Moldova does not plan to enter into another gas supply contract with Russia’s de-facto gas monopoly Gazprom, the impoverished Balkan country’s economy and infrastructure minister Chiril Gaburici told Moldovan television yesterday (Monday).
In December 2017, the president of Moldova, Igor Dodon reportedly asked Gazprom chief executive Aleksei Miller, a close ally of Russian President Vladimir Putin, to provide the country with a 10 to 15 per cent discount on Russian gas.
This week Gaburici told broadcasters: “The current contract was extended repeatedly. It is valid until the end of 2019. Therefore, we will not hold negotiations yet on the signing of a new contract with Gazprom.”
He said construction would begin this month on a gas pipeline between the capital Chisinau and Ungheni that would link Moldova’s gas network with Romania.
The government said this would make it possible to arrange alternative gas supplies from Romania, with Azerbaijan’s natural gas due to become available through a network of pipelines in the next few years.
“The Moldovan government will not hold negotiations on a new contract for supplies of natural gas with Russian company Gazprom until the Chisinau-Ungheni gas pipeline is put into operation. We really want to have access to alternative gas as soon as possible.
“Then there will be competition and everyone will fight for us as a client. Both one and the other will offer us better prices.
“Those who work in sales know what to do so that the client buys from you. And then our hands will be un-tied and we will know how to conduct further negotiations so as to get more favourable terms,” Gaburici said.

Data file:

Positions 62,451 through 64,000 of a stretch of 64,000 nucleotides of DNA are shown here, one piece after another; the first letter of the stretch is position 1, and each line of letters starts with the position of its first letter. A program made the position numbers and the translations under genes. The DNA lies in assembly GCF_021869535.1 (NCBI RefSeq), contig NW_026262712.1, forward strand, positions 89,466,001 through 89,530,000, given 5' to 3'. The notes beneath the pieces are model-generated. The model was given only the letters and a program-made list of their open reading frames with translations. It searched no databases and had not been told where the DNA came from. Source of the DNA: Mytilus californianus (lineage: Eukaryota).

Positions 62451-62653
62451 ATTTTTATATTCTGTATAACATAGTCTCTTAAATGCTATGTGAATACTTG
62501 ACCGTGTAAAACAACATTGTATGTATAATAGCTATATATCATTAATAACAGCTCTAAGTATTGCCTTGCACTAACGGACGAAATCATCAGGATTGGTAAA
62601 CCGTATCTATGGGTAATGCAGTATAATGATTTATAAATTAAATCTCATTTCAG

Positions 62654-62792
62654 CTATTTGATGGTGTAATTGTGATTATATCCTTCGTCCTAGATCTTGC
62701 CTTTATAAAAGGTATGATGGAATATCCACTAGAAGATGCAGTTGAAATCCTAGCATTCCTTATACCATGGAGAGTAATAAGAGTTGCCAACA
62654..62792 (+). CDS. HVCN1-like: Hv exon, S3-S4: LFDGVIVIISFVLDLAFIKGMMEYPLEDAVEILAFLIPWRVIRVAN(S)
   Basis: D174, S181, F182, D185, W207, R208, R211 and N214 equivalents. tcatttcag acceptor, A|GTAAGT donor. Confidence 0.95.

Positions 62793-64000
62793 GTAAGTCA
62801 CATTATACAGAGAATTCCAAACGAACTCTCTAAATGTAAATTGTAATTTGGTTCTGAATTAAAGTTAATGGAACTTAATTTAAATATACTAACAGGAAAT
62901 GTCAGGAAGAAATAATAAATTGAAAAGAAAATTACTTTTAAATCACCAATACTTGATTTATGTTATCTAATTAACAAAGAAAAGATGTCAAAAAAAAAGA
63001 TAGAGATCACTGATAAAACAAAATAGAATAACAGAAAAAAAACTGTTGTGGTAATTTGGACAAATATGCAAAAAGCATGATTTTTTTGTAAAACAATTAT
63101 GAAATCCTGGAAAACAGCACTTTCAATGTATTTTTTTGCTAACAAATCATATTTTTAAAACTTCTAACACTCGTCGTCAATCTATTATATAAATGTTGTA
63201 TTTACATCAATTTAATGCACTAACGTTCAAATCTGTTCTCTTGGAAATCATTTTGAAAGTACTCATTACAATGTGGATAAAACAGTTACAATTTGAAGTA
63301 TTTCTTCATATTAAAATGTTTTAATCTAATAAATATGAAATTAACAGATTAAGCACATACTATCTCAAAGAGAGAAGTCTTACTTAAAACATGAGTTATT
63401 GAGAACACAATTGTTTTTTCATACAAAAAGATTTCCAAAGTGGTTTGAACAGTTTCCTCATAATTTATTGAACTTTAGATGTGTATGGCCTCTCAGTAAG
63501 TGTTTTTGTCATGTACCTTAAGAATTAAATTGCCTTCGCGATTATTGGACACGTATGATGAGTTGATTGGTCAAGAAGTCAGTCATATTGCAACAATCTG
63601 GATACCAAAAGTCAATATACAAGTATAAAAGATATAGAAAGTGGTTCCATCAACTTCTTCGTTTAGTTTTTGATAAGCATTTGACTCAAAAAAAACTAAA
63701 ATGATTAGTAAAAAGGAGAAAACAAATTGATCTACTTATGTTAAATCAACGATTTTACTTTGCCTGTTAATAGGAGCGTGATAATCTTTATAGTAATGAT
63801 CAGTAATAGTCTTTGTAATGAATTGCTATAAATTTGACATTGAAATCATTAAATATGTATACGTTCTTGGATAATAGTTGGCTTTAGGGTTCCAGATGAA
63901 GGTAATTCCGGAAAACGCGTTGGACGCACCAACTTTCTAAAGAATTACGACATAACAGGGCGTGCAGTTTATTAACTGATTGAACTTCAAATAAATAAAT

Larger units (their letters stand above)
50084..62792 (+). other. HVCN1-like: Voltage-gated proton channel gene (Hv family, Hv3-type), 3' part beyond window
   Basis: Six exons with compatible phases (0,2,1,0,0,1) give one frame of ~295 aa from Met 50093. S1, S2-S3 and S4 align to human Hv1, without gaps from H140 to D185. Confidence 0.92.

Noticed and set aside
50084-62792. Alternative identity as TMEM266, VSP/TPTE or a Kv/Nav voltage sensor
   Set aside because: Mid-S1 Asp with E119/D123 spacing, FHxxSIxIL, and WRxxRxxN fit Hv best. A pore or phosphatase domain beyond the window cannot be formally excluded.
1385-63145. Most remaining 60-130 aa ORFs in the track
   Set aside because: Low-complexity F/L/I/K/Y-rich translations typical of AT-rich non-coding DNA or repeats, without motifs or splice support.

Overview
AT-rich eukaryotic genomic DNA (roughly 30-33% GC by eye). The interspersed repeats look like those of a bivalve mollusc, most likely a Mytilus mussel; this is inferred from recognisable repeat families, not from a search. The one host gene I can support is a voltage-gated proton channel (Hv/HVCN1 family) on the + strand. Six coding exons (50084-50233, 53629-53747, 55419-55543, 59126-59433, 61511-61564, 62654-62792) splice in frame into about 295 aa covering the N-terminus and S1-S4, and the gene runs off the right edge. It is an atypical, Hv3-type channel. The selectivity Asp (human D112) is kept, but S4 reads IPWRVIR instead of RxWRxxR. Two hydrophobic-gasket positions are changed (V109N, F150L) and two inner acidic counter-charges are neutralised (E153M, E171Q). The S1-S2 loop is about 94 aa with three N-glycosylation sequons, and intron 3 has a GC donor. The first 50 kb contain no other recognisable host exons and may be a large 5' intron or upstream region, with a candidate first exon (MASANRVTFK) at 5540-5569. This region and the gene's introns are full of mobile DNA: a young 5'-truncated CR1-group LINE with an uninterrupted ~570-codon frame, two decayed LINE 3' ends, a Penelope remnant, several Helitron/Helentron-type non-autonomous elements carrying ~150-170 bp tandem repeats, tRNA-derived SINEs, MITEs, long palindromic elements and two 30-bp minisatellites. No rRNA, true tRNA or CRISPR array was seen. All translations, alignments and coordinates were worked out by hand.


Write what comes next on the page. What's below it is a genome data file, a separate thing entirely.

Moldova buys Gazprom’s gas under a 2008 agreement which is renewed annually. Under the contract, the price is calculated each quarter depending on global oil prices. The current agreement on gas supplies to Moldova is valid until the end of next year.
Work on the Chisinau-Ungheni pipeline is scheduled to start this month and be completed within 10 months.
The 120km pipeline is due to be built by Eurotransgaz, which was founded by Romania’s Transgaz and won the contract for the privatisation of the Moldovan state-run gas pipeline firm Vestmoldtransgaz.
Eurotransgaz estimated the cost at up to €93 million with a capacity of 1.5 billion cubic metres, which is enough to fully cover the country’s gas needs without the breakaway Transnistria region, which is controlled by Moscow.
Gazprom’s gas pipeline network is ever-expanding. Picture credit: YouTube